Secrets of the river: hot water, cold beer, good friends.


During my recent rafting adventure, I endured hours of writing in the middle of the night. Tim had done such a good job of inspiring my writing, my racing brain won the battle of not allowing me—though tired from hours of white water paddling—to close my eyes and get some much needed sleep.


So, was the not-really-all-that-harrowing flight getting there still worth it?


Hell, I got to hear the statured story teller, Tim Cahill, sing William Shakespeare dialog as a country-western song after consuming two fingers of straight Bombay Sapphire gin…O.K., it was four fingers of gin.

(I would know…I poured it.)


Yeah, you’re damn right it was worth it!


(Cue thundering applause, bring up the theme music, dim the river scene and roll credits.)


  *     *     *     *     *     *     *     *     *     *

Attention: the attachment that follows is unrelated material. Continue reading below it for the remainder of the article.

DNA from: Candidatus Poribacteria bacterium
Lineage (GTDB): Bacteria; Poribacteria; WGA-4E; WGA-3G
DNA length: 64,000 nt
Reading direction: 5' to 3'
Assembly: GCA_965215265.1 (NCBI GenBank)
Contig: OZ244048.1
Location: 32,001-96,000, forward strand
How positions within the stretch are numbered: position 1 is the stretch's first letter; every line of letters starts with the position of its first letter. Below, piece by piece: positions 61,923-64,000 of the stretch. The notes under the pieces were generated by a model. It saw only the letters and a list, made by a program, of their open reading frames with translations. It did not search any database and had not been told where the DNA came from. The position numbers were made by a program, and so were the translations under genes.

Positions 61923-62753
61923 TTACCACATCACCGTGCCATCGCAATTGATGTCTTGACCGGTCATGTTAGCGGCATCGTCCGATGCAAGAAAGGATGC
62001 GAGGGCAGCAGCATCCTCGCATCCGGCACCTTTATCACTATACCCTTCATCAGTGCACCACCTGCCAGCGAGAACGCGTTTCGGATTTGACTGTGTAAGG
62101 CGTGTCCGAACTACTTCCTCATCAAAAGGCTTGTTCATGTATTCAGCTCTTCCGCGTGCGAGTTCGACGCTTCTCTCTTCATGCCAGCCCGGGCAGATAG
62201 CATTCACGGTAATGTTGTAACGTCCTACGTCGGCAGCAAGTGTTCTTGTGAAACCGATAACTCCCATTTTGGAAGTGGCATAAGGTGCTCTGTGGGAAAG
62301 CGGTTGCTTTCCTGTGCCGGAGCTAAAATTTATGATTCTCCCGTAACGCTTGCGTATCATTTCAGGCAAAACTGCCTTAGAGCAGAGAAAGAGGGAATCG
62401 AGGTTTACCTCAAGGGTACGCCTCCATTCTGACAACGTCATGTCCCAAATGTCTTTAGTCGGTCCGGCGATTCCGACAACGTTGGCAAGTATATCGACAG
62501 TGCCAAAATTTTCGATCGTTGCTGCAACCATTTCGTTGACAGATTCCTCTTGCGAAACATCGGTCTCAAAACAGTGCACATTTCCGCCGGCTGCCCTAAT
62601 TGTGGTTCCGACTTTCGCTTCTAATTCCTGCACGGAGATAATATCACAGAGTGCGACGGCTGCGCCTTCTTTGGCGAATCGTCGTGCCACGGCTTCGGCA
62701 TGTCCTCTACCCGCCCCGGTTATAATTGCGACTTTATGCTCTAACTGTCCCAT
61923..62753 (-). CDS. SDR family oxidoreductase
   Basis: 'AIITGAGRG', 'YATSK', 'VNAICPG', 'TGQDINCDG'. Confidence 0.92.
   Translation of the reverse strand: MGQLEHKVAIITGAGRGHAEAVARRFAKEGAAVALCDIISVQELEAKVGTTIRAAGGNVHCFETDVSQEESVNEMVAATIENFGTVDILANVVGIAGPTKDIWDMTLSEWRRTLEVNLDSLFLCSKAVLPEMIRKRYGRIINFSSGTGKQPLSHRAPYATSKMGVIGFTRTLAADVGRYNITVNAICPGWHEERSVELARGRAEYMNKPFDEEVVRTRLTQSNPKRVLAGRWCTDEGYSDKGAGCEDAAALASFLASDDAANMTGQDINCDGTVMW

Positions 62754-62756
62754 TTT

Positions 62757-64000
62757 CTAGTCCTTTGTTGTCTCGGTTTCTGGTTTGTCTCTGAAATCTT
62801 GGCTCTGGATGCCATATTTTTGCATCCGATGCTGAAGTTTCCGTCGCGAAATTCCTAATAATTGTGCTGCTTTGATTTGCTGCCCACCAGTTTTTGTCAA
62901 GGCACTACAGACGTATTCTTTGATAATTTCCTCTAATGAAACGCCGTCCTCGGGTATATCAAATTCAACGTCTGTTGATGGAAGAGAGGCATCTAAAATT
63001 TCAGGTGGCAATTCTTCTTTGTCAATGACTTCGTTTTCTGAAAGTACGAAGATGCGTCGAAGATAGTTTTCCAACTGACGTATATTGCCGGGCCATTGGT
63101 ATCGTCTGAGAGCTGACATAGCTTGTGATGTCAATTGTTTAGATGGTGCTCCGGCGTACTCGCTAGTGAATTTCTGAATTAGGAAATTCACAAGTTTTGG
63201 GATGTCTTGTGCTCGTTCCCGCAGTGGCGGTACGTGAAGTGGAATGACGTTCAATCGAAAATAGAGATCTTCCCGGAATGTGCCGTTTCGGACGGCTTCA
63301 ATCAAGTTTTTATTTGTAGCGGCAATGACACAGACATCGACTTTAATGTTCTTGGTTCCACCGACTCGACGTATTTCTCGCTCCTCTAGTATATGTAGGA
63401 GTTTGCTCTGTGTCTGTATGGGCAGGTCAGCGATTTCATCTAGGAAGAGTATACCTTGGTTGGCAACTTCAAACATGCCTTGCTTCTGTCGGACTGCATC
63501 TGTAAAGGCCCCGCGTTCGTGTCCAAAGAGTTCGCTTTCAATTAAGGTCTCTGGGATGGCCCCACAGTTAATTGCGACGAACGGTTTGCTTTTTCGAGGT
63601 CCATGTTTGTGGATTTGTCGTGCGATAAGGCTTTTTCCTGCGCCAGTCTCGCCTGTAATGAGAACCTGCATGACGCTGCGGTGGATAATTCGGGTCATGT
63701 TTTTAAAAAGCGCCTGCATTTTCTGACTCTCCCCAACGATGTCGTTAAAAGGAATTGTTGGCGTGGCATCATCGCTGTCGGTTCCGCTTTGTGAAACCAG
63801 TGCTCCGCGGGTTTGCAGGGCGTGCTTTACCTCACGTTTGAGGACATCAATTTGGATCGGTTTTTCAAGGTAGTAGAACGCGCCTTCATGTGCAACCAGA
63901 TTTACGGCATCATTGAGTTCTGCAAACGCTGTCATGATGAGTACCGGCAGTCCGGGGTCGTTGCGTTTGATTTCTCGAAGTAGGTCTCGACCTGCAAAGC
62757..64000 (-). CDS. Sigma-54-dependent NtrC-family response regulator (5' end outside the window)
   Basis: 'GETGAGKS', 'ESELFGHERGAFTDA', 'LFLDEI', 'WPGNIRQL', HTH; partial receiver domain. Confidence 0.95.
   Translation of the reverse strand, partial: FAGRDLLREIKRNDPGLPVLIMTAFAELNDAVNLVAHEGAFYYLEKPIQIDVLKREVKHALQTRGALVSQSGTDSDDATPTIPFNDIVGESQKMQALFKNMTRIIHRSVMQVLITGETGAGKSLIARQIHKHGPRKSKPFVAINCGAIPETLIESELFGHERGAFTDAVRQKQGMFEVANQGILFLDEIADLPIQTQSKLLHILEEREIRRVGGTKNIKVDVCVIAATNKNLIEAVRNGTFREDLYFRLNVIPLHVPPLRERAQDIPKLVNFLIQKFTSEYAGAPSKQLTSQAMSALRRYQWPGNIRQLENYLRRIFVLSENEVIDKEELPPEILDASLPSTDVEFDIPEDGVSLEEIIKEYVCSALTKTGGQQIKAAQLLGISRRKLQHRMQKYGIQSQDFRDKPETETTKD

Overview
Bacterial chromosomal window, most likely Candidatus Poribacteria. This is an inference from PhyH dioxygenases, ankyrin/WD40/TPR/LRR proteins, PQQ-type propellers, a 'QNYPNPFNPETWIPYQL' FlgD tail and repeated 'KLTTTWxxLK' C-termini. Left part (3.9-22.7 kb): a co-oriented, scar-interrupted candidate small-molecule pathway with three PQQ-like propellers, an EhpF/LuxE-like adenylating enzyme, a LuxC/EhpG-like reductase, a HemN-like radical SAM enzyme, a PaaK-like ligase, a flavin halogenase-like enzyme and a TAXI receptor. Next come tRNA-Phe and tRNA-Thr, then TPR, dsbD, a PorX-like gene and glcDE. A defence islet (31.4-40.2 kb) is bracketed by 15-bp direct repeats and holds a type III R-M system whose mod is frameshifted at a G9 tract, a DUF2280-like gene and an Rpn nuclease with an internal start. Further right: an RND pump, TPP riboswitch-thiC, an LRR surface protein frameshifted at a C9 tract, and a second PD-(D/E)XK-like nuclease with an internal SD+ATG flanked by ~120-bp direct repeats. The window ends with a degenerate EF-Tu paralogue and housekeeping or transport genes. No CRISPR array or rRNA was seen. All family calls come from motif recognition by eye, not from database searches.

Thus ended the recounting of my blessings how I spent six decades of getting to this special place in my life.


And after all that paddling, fly fishing, drinking, eating, drinking and, of course, writing, there was only one thing left to do.


      Too much fun.


Finally, here is a fantastic video of our trip put together by one of my new river friends, Mark L.


Where next, everyone?

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I left for a five-day white water raft trip down the storied Middle Fork of the Salmon River as a wannabe travel writer.


And now I have returned, as a wannabe travel writer with a bunch of damp, dirty river rafting clothing, sore muscles, and short a full bottle of gin.


I am sitting here in the dawn of the next day, in our motel in Salmon, Idaho, along the same river that we took out from yesterday at lunchtime.


Our room has a color television, a refrigerator and microwave, a really nice soft bed, and a toilet that does not necessitate carrying a rafting paddle to use.